Several times each year, Siargao Island comes alive with Fiestas, Surfing Competitions, Game Fishing Tournaments and other events.

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Siargao International Surfing Cup:

One of the most well known surfing waves on Siargao and the Philippines, with a worldwide reputation for thick, hollow tubes is Cloud 9. This right-breaking reef wave is the site of the annual Siargao Surfing Cup, a domestic and international surfing competition sponsored by the provincial government of Surigao del Norte. Both the International and National Surfing Competitions are held in September and it is a really busy time of the year. For the non surfers, there are typically many other activities to keep everyone interested (eg The Siargao Skim Boarding challenge, Street Dancing, Fairs and Exhibits, Bikini Competitions etc…).


Siargao National Surfing Cup:

Also held at Siargao Island’s most famous break, Cloud 9 is the Siargao National Surfing Cup. This event attracts top surfers from all over the Philippines. The competition also takes place in September (typically a few days prior to the International Competition). The vibe around town is great but it can be very busy so book your accommodation in advance.

Siargao International Game Fishing Tournament:

Held in late April, the Siargao International Game Fishing Tournament (located in Pilar) attracts anglers from all over the world. This tournament is well organized and you don’t need your own boat to enter. Simply arrive, register and hope you pick a good local boatman in the ‘Boatmen Raffle’. There are fun and games, dance competitions, food and other live entertainment.

Siargao Island Fiestas:

Although the word fiesta is Spanish, Filipinos have made it their own. It is not unusual for entire towns to participate in the celebration. Planning can take up to a year, and the decorations, costumes and events are often both expensive and lavish. Principal fiesta themes are fertility and planting, harvest, adoration and supplication. On land or on water, solemn or joyous, the fiesta is part of the Filipino lifestyle. When a congressman wanted to abolish the fiestas so that the money and energy spent on them could be put “to good use,” the district abolished the congressman instead. The fiesta is part and parcel of Filipino culture. Through good times and bad times, the fiesta must go on. Each city (municipality) and barrio has at least one local festival of its own, usually on the feast of its patron saint, so that there is always a fiesta going on somewhere in and around Siargao Islands. Behind Siargao’s multi-faceted culture is its original tribal background. The Siargaonons go back to their roots as they celebrate their heritage with a loud, rowdy street dancing parade. The carnival spirit fills the air as masked participants donning fabulous costumes dance there way around the city’s main thoroughfares.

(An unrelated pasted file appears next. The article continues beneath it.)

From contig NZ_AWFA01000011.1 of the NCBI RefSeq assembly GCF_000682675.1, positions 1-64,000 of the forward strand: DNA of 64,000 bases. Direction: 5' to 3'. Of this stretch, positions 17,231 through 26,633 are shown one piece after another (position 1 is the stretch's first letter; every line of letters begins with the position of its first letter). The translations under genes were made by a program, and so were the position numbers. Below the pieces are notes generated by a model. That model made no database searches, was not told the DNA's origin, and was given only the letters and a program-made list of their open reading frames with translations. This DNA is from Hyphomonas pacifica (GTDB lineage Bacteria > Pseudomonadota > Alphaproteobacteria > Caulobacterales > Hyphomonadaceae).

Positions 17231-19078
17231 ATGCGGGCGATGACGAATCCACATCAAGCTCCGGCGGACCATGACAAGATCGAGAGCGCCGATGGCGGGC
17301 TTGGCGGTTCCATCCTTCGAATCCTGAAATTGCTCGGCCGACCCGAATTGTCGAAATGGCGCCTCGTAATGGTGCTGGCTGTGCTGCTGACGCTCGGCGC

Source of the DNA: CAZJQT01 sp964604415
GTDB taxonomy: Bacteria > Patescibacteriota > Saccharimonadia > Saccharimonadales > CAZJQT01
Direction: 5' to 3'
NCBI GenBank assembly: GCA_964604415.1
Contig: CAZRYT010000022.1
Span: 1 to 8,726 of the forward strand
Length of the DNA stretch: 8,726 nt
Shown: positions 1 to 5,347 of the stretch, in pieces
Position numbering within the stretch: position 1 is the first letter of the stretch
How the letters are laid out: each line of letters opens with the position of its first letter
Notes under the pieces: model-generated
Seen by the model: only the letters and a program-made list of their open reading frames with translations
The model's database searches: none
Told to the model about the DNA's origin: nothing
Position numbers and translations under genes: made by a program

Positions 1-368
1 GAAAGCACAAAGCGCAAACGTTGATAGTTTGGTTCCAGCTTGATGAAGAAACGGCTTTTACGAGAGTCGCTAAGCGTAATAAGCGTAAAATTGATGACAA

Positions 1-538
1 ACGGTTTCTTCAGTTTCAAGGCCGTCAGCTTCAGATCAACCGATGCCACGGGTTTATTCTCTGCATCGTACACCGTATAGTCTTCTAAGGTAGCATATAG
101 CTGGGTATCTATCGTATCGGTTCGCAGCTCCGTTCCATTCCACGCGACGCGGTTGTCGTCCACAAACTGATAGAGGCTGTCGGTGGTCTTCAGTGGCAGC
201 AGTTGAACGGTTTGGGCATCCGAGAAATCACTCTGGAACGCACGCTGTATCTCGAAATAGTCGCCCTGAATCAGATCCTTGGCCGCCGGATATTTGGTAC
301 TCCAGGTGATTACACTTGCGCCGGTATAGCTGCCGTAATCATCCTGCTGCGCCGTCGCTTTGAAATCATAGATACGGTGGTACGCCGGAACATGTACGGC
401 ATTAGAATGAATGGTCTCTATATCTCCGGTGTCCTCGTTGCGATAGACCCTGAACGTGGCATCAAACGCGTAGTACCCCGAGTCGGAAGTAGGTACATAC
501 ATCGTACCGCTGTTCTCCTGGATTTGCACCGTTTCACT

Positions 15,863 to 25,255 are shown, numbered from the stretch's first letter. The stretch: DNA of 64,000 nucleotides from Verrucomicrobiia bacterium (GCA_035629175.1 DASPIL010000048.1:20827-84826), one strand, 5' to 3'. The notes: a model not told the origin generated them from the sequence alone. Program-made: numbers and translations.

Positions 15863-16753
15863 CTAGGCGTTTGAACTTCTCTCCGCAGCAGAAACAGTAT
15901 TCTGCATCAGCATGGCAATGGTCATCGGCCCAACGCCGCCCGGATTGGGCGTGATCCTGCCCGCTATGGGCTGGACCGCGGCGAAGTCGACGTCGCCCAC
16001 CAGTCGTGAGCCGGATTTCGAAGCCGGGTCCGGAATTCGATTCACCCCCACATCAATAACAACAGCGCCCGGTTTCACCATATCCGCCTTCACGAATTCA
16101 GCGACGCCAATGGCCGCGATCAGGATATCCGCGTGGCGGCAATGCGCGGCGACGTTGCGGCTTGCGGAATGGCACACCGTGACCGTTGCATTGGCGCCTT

Street Dancing - Fiesta Style


It is a time for family, for sharing, for giving, and a time for food, fun, and friends. The splendid climate of this tropical island nation, the abundance and beauty of its flowers, and lovely landscape, its multitude of culinary delights, and above all its warm-hearted people with their true devotion to family and faith all contribute to a holiday celebrated in the true Philippines fiesta tradition.


Bless - This child is showing respect for his godmother by taking her hand to his forehead.

Family, friends, relatives, and neighbors drop by to wish every family member a happy fiesta. Food is  in abundance, often served in buffet style.  Guests or visitors partake of the food prepared by the host family (even though they are already full or bloated!).   Among the typical foods prepared on Siargao Island and in the Philippines during fiesta are: lechon (roasted pig), pancit, barbecue, rice, adobo, cakes (Western and native rice cakes), lumpia, etc.  There is also an abundance of San Miguel beer, wine, and liquor, which makes the celebration of fiesta indeed intoxicating!

The streets are decorated, well lit and are full of activities.  The children run in and out of the house to play, to eat, and to play again. The Fiesta gathering provides an opportunity for a reunion of immediate and distant family members. In general, the center of a family’s fiesta gathering is always the lola, the endearing term used for a family matriarch or grandmother, who is deeply respected, highly revered, and always present.   Filipinos remember how their lola had their children form a line and step up to receive a small gift of some coins.  The older the child, the more coins he or she receives. Some fiestas have a talent show during celebration.   Children are asked to perform.  One might sing a song, others might play a musical instrument,  or others may recite a poem or do a dance. The celebration continues until late in the night or even about  6 o’clock in the morning.  Fiesta day is a popular day for children to visit their uncles, aunts, godmothers, and godfathers.  Food and drinks are also offered at each stop.  It is a day of family closeness, and everyone wishes good cheer and glad tidings.

Every Municipality and many villages celebrate a three day Fiesta. If you live in Siargao you could visit a fiesta every week. The two largest Fiestas on Siargao Island are celebrated in General Luna at the end of September and in Dapa middle of January.